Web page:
- Low confidence, high caveats remain present.

Andrew

Sunday, November 9, 2014

November 25-29 Potentially Significant Winter Storm

The storm system around the November 25-29/Thanksgiving timeframe continues to look like a significant storm system.

OPC
On the morning of November 8th, we saw the remnants of Typhoon Nuri reach peak strength via Ocean Prediction Center observation. As the chart shows here, the massive storm bottomed out at 924 millibars. This means the storm, located at about 170E and 55N, didn't break the record for strongest extratropical cyclone on record, but it certainly came close.

NWS
The graphic above, produced by the National Weather Service in Alaska, shows the observed mean sea level pressure of the storm at that 924mb reading, while the NWS office measured it at 930mb on the chart on the left, where strongest extratropical cyclones in the North Pacific are depicted. For multiple reasons, including the possibility that past storms may have been stronger than that 924mb reading, this storm was not declared the strongest on record in the North Pacific. Despite this, it's quite clear this storm was a historically-strong one, relative to storms in the last 60 or so years.

NOAA
Purely for comparison purposes, the team at KOPN Weather identified a strong storm in the Bering Sea on April 7th, 2011, bottoming out at 936mb, that was about 10 degrees W of where this very strong storm was observed yesterday in the Bering Sea. If you recall what happened about 2-3 weeks after the date of April 7th, we saw a certain tornado outbreak strike the South US, devastating thousands across the country, and causing millions on millions of dollars of damage. If we look at where the resultant storm ended up in mid-late April, utilizing the Bering Sea Rule, we find the storm situated in the Ohio Valley.

WPC
Now, keeping in mind that this sort of correlation is a tough one to use at best, not to mention all the caveats associated with long range forecasting, we could theoretically juxtapose the remnants of Typhoon Nuri and this storm in the Bering Sea on April 7th to get an idea of where the consequential storm in the US may end up. Recalling that the storm in 2011 in the Bering Sea was at about 180 degrees longitude, and almost the exact same latitude as the one observed in the last day or two, we find the remnants of Nuri placed about 10 degrees west of that 2011 storm. If we take the location of that storm system in late April (pictured above) and move it west, like the remnants of Nuri were west of that 2011 Bering Sea storm, we end up with a map like this:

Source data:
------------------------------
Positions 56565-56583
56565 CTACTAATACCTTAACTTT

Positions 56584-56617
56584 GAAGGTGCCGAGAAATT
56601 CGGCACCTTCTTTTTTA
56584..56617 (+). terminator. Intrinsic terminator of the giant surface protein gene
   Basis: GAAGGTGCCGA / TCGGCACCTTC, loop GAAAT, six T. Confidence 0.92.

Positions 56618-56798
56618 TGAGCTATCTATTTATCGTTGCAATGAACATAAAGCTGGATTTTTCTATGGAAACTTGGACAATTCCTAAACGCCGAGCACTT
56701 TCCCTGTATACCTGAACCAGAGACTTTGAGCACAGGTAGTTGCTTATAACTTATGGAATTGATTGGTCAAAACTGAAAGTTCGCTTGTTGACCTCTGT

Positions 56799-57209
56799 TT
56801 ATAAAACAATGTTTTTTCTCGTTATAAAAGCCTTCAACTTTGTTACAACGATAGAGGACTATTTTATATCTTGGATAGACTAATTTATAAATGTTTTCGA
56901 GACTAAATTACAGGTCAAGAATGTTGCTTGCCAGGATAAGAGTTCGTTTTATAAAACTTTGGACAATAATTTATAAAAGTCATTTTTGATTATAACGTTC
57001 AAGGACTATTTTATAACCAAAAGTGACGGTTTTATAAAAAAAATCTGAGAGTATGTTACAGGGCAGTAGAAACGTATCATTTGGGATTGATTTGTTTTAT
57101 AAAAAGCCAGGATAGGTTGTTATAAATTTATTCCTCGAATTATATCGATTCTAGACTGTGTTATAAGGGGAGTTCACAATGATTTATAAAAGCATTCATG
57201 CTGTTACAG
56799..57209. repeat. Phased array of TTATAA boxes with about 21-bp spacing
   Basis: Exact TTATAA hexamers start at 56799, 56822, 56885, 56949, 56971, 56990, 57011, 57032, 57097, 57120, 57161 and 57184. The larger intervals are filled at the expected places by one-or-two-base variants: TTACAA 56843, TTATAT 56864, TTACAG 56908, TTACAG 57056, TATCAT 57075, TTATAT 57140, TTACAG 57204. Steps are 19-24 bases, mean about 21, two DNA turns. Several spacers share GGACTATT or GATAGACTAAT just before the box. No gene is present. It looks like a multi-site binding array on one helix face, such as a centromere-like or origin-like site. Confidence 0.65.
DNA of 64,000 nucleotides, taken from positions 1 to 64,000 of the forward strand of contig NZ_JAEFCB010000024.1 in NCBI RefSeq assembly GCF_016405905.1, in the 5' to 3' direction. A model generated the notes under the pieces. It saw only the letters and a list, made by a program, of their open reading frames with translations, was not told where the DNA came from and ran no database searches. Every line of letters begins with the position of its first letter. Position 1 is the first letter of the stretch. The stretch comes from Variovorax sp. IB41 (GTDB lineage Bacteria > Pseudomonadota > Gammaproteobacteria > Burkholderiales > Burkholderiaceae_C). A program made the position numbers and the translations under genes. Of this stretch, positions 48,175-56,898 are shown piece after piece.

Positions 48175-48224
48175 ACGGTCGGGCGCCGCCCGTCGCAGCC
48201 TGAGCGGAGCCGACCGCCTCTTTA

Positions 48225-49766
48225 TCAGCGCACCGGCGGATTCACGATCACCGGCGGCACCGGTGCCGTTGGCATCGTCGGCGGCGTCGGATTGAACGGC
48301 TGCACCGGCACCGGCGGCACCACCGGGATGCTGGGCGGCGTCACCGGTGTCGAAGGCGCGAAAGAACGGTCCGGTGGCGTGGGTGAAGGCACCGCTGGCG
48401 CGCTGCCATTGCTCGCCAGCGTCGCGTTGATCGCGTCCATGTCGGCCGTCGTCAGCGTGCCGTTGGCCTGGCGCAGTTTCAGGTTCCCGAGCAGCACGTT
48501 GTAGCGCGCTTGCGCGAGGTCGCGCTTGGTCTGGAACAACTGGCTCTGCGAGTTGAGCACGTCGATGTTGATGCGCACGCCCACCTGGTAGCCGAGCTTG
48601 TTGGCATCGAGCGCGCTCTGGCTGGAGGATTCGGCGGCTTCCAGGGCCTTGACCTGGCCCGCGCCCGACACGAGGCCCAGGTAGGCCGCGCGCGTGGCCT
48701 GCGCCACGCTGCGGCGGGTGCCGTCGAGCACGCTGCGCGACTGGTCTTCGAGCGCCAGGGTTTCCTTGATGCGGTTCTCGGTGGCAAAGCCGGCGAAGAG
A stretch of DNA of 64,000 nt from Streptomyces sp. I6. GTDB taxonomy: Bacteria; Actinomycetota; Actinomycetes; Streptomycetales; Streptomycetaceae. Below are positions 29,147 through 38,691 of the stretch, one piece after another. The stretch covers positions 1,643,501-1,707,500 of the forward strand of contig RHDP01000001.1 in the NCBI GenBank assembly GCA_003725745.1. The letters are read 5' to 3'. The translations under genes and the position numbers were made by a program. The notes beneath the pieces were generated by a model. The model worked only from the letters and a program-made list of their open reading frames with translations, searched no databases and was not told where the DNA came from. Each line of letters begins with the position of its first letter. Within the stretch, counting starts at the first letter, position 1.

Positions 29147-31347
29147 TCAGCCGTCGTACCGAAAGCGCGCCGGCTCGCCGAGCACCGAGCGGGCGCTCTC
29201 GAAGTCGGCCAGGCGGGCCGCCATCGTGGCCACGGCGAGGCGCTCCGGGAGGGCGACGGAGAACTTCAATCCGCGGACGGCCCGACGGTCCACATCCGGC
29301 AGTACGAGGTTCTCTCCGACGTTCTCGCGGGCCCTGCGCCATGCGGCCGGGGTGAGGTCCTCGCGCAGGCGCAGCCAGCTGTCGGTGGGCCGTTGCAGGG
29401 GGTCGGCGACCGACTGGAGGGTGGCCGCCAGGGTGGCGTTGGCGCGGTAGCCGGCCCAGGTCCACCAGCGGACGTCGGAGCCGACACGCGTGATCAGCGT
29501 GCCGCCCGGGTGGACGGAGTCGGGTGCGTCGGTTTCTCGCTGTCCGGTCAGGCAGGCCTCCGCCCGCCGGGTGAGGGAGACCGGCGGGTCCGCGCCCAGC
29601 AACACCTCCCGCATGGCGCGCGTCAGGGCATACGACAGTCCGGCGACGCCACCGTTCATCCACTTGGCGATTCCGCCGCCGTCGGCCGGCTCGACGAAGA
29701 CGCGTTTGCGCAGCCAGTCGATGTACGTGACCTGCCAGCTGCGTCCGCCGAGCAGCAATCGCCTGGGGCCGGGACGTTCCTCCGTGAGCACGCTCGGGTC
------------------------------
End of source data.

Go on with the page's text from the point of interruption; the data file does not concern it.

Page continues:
WPC
Continuing this correlation, just to see what would happen, we notice that the remnants of Typhoon Nuri are moving eastward (a bit northeast in the process) in the Bering Sea right now, slowly at that. If this storm somehow does end up in that potential location outlined above, and if enough cold air is available (this will be discussed later), a significant winter weather event may strike the Central Plains, Midwest, Great Lakes, and Ohio Valley. Similarly, if the correlation works out, a severe weather event may strike the South US. Again, many caveats are associated with this method, and this should not be taken as "gospel", or at face value.

Tropical Tidbits
The above image shows temperature anomalies at the 850 millibar level (about 5,000 feet off the ground) over North America, as forecasted by the ECMWF ensembles ten days from today. In this image, we see a large swath of warmer than normal temperatures in the Bering Sea, with colder than normal conditions encompassing much of the United States and southern Canada. This looks to be a persistent pattern in coming days and weeks, as a large block of high pressure looks to set up shop directly over the Arctic, providing for a very cold period for North America. Extrapolating this to Thanksgiving, enough cold air should be in place for at least a modest threat of a significant snow event. Again, bear in mind long range caveats, but such a prognosis is favored right now.

To summarize:

- A potentially significant storm system still looks to evolve in the United States around Thanksgiving.
- Severe weather will be a possibility, namely in the South US.
- Significant snow will be a possibility, predominantly in the Central Plains, Midwest, Ohio Valley, and Great Lakes (for now).
- Thanksgiving travel may be severely hampered by this storm, if it does come to fruition as currently projected.

Andrew